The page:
Keypads have added multitudes more ’standard’ keys since their introduction 15 years ago and their main appeal is that they offer a more comfortable, configurable alternative to typing-optimised keyboards, putting lots of keys and controls in positions that are easy to use one-handed.
Belkin long-ago handed its Nostromo design over to Razer and it lives on in the latter’s products.
The Tartarus Chroma is Razer’s recently-upgraded entry-level option, which is meant to cover the basics.
There are three rows of main keys (15 in total) plus a thumb control area with HAT switch and two buttons.
Those main keys aren’t mechanical, using rubber membrane switches that are, physically, a little resistant and bouncy when pressed — to us, the Orbweaver’s mechanical switches were far more comfortable and still had enough tension behind them that you can rest your fingertips on them.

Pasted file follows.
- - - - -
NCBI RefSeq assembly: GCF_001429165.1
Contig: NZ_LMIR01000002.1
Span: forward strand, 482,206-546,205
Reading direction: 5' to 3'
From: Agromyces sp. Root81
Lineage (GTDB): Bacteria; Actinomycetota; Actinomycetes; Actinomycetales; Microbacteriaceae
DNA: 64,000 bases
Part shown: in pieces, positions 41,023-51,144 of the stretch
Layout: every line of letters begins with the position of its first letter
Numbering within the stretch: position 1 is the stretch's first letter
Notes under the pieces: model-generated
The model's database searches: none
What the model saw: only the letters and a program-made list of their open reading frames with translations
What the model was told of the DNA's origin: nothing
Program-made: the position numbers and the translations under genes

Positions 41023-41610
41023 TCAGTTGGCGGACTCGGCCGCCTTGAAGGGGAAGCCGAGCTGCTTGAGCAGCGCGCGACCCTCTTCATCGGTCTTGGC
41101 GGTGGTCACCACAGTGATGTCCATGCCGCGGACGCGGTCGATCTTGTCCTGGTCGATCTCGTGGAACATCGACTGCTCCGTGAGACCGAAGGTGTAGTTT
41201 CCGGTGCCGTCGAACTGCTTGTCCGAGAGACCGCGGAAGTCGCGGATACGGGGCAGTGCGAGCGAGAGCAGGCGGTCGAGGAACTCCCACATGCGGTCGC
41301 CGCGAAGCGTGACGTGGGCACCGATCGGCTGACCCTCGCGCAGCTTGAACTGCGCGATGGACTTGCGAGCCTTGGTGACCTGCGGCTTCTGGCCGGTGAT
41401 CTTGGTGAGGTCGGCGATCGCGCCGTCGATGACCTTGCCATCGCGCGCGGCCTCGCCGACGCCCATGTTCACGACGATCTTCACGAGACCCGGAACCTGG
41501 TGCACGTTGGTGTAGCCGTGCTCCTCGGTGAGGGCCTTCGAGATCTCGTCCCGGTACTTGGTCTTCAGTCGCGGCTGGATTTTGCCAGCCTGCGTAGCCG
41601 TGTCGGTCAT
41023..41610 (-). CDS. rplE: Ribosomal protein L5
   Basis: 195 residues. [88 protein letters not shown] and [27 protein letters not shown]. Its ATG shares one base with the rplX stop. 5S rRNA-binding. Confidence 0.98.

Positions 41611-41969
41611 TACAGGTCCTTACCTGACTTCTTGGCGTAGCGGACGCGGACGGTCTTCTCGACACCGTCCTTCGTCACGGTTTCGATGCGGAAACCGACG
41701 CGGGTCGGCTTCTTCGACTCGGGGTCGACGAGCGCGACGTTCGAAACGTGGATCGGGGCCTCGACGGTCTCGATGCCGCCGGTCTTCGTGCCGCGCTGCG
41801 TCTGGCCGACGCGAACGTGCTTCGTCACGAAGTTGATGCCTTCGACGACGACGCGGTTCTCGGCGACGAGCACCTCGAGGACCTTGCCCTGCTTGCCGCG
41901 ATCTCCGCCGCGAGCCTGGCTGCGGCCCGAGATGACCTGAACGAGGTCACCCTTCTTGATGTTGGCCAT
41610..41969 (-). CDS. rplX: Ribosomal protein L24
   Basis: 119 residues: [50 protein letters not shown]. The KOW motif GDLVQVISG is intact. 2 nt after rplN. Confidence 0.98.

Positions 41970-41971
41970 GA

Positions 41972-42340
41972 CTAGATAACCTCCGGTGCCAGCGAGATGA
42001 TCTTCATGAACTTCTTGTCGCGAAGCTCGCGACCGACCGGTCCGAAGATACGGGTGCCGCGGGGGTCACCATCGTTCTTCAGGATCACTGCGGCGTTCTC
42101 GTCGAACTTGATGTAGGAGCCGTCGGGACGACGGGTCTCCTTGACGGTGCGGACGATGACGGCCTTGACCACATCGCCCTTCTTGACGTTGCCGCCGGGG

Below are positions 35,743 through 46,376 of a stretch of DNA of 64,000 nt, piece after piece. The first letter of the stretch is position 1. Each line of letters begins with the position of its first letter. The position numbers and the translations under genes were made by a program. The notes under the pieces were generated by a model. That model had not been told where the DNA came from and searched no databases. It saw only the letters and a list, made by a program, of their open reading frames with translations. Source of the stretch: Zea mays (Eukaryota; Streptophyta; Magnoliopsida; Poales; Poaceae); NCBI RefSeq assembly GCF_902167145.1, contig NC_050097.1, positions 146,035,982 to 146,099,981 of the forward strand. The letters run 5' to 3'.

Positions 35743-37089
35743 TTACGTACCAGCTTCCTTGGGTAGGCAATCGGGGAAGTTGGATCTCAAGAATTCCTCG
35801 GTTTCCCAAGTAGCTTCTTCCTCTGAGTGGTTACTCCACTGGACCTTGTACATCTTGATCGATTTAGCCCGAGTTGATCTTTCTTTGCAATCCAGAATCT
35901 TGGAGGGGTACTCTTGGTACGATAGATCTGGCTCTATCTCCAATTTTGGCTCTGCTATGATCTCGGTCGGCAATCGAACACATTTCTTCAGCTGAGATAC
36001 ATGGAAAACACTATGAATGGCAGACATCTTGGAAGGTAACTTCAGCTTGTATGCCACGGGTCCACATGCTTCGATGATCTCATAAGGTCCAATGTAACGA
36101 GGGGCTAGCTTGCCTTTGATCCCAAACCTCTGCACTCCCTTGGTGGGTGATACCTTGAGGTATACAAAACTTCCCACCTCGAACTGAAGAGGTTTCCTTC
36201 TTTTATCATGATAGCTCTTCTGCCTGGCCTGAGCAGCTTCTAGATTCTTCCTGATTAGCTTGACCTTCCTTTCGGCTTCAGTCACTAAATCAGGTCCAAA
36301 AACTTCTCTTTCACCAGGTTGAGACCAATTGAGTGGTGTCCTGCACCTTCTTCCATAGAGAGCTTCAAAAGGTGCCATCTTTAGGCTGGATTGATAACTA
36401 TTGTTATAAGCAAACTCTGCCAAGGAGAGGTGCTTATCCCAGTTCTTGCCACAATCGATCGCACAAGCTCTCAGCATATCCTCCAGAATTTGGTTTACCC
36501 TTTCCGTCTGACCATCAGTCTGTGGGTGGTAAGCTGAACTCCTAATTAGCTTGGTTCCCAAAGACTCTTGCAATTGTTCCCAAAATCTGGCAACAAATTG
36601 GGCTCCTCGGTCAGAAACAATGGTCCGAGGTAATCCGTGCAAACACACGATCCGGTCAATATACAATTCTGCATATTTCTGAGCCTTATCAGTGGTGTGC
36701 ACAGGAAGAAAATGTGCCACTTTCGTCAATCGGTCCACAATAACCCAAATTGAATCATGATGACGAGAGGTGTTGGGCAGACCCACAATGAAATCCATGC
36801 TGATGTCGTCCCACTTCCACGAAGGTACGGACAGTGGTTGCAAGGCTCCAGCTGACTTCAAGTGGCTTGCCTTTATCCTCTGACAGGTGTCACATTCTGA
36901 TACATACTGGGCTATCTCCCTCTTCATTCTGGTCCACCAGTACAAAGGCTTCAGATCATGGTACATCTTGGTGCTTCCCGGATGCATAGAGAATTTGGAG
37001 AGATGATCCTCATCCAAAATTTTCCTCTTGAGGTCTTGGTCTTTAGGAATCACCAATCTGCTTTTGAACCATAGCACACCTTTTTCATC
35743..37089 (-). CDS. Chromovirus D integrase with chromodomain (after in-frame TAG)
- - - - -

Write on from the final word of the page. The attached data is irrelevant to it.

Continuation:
Actually, the Tartarus’ main problem is one of design rather than quality: there just aren’t enough standard keyboard keys.
Most modern MMOs and even FPSs are control-intensive, needing 20+ keys. Having only three rows of five keys means you’re constantly short, and unless you remap the HAT (which is a little hard to use reliably, requiring you to stretch your thumb), you’ll subsequently have to reach across to your normal keyboard to tap a button you didn’t have room for on the pad, which defeats half the purpose.
If you’re going to splurge on a gaming keypad, you might as well get one with enough buttons to do the job properly.
Verdict: It works, but really needs more keys to tackle today’s control-intensive games.